Still, it was obvious that MicroProse needed to up their game if they wished to continue to exist past the looming industry shakeout. While with NATO Commander and Solo Flight he had already begun to move away from the simple action games that had gotten MicroProse off the ground, it was Sid Meier’s next game, F-15 Strike Eagle, that would set the template for the company for years to come. Stealey had been begging Meier for an F-15 game for some time, but Meier had been uncertain how to approach it. Now, with Solo Flight under his belt, he felt he was ready. F-15 Strike Eagle was a quantum leap in sophistication compared to what had come before it, moving MicroProse definitively out of the realm of shoot-em-ups and into that of real military simulations. The flight model was dramatically more realistic; indeed, the F-15 Strike Eagle aeronautics “engine” would become the basis for years of MicroProse simulations to come. The airplane’s array of weapons and defensive countermeasures were simulated with a reasonable degree of fidelity to their real-life counterparts. And the player could choose to fly any of seven missions drawn from the F-15’s service history, a couple of them ripped from recent headlines to portray events that happened in the Middle East a bare few months before the game’s release. F-15 Strike Eagle turned into a hit on a scale that dwarfed anything MicroProse had done before, a consistent bestseller for years, the game that made the company, both financially and reputationally. It became one of the most successful and long-lived computer games of the 1980s, with worldwide sales touching 1 million by 1990 — a stunning number for its era.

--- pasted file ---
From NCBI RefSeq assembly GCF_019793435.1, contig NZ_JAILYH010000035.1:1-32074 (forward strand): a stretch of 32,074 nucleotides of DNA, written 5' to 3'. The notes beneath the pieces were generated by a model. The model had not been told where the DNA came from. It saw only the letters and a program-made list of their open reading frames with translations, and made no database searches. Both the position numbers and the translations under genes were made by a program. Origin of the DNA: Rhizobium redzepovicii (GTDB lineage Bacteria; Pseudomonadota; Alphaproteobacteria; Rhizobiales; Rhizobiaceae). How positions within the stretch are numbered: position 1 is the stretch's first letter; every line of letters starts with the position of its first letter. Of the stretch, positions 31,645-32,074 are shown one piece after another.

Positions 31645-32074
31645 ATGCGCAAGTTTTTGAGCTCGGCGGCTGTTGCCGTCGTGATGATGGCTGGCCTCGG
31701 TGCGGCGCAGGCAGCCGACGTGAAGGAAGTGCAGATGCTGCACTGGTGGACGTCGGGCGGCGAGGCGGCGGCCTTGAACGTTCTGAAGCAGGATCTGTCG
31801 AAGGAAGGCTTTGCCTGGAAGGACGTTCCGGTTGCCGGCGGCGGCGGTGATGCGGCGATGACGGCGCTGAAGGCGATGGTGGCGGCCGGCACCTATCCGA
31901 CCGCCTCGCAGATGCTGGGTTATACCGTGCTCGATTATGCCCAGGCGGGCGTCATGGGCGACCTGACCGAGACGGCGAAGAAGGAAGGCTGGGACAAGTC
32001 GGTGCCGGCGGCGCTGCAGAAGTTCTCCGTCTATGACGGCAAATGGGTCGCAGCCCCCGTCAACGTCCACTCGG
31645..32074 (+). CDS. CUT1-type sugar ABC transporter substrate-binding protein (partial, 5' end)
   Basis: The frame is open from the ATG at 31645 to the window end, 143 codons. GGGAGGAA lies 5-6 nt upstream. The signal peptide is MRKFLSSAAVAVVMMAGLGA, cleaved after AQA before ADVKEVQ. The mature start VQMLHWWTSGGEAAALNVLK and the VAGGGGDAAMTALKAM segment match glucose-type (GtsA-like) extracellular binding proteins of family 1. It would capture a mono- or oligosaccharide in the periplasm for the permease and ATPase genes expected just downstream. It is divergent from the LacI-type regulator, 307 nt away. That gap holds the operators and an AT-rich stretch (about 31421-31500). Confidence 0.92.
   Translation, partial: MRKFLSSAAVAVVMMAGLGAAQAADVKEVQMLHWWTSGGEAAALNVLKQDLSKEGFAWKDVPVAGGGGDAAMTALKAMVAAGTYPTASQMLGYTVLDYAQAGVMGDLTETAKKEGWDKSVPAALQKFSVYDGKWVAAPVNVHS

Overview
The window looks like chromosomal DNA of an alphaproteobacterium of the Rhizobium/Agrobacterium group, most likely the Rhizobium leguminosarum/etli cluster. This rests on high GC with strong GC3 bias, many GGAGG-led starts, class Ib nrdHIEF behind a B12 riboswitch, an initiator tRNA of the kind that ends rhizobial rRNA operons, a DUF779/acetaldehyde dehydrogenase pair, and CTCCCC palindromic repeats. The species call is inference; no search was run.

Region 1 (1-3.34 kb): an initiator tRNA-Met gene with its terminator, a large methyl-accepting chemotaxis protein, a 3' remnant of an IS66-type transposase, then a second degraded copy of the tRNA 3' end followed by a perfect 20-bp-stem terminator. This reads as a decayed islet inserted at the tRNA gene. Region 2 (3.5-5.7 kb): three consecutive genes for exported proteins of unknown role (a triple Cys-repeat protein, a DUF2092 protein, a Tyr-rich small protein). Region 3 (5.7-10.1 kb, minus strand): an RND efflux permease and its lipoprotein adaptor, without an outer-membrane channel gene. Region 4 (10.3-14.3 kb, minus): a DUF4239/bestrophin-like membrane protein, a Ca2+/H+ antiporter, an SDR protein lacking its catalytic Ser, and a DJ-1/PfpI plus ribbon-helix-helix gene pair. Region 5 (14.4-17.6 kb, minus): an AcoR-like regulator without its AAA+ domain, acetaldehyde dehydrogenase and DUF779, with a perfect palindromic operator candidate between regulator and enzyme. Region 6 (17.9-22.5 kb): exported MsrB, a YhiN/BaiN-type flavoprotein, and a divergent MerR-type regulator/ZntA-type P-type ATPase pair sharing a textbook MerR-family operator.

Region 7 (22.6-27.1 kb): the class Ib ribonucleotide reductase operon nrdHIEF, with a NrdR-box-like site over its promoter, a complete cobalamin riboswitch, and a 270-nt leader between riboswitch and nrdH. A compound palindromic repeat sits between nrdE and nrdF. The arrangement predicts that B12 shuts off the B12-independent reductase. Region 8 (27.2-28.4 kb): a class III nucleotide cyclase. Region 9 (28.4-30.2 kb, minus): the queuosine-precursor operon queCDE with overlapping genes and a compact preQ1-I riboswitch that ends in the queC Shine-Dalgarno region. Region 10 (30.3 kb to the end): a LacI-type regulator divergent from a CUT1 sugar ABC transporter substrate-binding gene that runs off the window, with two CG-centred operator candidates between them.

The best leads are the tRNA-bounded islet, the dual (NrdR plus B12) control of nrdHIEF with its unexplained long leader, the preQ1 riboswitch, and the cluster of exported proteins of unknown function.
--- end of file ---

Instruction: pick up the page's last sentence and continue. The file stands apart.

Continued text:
The games that followed steadily grew yet more sophisticated. Andy Hollis made an air-traffic-control simulation called Kennedy Approach that was crazily addictive. A new designer, William F. Denman, Jr., created an aerobatics simulation called Acrojet. Meanwhile the prolific Sid Meier wrote Silent Service, a World War II submarine simulation, and also three more strategic war games, MicroProse’s so-called “Command Series,” in partnership with one Ed Bever, holder of a doctorate in history: Crusade in Europe, Decision in the Desert, and Conflict in Vietnam. Unsurprisingly, neither the strategy games nor the civilian simulations sold on anywhere near the scale of F-15 Strike Eagle. Only Silent Service rivaled and, in its first few months of release, actually outdid F-15, rocketing past 250,000 in sales within eighteen months. Meier, who “didn’t value money too highly” in the words of Stealey, who never saw much of a reason to change his lifestyle despite his increasing income, who often left his paychecks lying on top of his refrigerator forgotten until accounting called to ask why their checks weren’t getting cashed, couldn’t have cared less about the relative sales numbers of his games or anyone else’s. Stealey, though, wasn’t so sanguine, and pushed more and more to make MicroProse exclusively a purveyor of military simulations.